The Canadian Privacy Law Blog: Developments in privacy law and writings of a Canadian privacy lawyer, containing information related to the Personal Information Protection and Electronic Documents Act (aka PIPEDA) and other Canadian and international laws.
The author of this blog, David T.S. Fraser, is a Canadian privacy lawyer who practices with the firm of McInnes Cooper. He is the author of the Physicians' Privacy Manual. He has a national and international practice advising corporations and individuals on matters related to Canadian privacy laws.
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Monday, November 24, 2008
In September of last year, I blogged about a decision of the Federal Court of Canada that ordered eBay to hand over to the Canada Revenue Agency information about Canadian "power sellers". (See: Canadian Privacy Law Blog: Federal court orders disclosure of eBay PowerSeller records to Canada Revenue Agency.)
That decision was appealed to the Federal Court of Appeal, which upheld the decision on November 7, 2008:
 In order to induce compliance with a requirement, subsection 231.6(8) provides that a judge may prohibit a person who has failed to comply substantially with the requirement from relying on foreign-based information covered by it in a civil proceeding relating to the enforcement or administration of the Act.
 The scheme of section 231.6 suggests that Parliament was concerned that it could be unduly onerous for a person to be required to produce material located outside Canada and in the possession of another person, and that the section may operate in an unduly extraterritorial manner. While these concerns may be taken into account on a review by a judge for unreasonableness, they are largely irrelevant to the information (bulky as it may be) that is the subject of the requirement in the present case.
 This is because, with the click of a mouse, the appellants make the information appear on the screens on their desks in Toronto and Vancouver, or anywhere else in Canada. It is as easily accessible as documents in their filing cabinets in their Canadian offices. Hence, it makes no sense in my view to insist that information stored on servers outside Canada is as a matter of law located outside Canada for the purpose of section 231.6 because it has not been downloaded. Who, after all, goes to the site of servers in order to read the information stored on them?
 Nor is the extraterritorial application of the Act a significant issue on the present facts. For example, the agreements with eBay Canada expressly provide that they may disclose confidential “eBay System Information” (which the appellants say includes information about PowerSellers) which “is required to be disclosed by order of any court”: Appeal Book, vol. II, pp. 295-96. Nor does the requirement oblige a person outside Canada to do anything.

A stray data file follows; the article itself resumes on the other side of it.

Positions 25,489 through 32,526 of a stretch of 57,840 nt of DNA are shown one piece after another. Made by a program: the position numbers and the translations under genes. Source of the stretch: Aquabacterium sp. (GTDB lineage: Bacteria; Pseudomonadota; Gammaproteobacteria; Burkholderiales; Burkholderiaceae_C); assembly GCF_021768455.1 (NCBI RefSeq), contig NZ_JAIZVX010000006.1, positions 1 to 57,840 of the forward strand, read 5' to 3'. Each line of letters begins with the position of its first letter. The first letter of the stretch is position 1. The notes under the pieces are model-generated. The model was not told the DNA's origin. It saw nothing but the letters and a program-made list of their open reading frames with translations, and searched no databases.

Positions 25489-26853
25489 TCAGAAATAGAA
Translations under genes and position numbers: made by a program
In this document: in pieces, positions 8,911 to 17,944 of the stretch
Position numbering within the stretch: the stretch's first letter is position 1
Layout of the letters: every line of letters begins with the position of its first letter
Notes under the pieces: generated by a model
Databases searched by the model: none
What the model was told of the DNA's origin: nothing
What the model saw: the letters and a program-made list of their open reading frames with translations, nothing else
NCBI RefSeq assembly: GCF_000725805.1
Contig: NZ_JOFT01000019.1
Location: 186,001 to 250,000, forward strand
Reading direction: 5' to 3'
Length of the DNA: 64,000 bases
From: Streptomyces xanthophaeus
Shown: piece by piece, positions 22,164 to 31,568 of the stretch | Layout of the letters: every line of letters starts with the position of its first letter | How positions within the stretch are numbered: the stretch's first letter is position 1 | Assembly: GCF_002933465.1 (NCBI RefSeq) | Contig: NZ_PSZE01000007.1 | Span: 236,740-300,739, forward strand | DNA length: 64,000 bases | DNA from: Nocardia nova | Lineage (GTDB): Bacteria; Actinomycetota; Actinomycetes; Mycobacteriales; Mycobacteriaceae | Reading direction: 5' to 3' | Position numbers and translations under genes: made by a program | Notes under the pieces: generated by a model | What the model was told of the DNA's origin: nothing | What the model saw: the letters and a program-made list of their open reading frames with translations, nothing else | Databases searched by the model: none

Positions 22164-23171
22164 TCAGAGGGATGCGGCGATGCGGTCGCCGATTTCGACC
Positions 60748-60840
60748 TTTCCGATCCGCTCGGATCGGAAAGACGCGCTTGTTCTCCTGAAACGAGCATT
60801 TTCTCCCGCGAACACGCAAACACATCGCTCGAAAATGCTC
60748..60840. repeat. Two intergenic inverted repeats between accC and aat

Counsel concedes that the information identifying PowerSellers registered as having an address in Canada would be located in Canada if the appellants had downloaded it to their computers. In my view, it is formalistic in the extreme for the appellants to say that, until this simple operation is performed, the information which they lawfully retrieve in Canada from the servers, and read on their computer screens in Canada, is not located in Canada.
 I would only add that, although Justice Hughes does not frame his reasons by reference to the statutory definition of “foreign-based information” in subsection 231.6(1), he clearly meant that the information in question could be “located” at places other than the site of the servers where it is stored. For example, he stated 2007 FC 930 (CanLII), (2007 FC 930 at para. 23) that information stored electronically outside Canada “cannot truly be said to ‘reside’ only in one place”, and (supra at para. 25) the information required by the Minister “is not foreign but within Canada” for present purposes.
 Having concluded that information in electronic form stored on servers outside Canada is in law capable of being located in Canada for the purpose of section 231.6, I now consider whether Justice Hughes’s application of the law to the particular facts of this case was vitiated by palpable and overriding error. In my view, it was not. In finding that the information in question was located in Canada within the meaning of section 231.6, Justice Hughes properly took into consideration the fact that eBay US and eBay International had granted the appellants access to information about Canadian PowerSellers for the purpose of their business, and that they indeed used it for this purpose. The facts support the following conclusion by Justice Hughes (supra at para. 25):For perhaps corporate efficiency the information is stored elsewhere, but its purpose is in respect of Canadian business. The information is not foreign but within Canada for the purposes of section 231.2 of the Income Tax Act.
 Since the facts of this case do not engage section 231.6, it is not necessary to consider whether the presence of that section in the statutory scheme reduces the Minister’s powers under section 231.2 when the requirement relates to “foreign-based information”.
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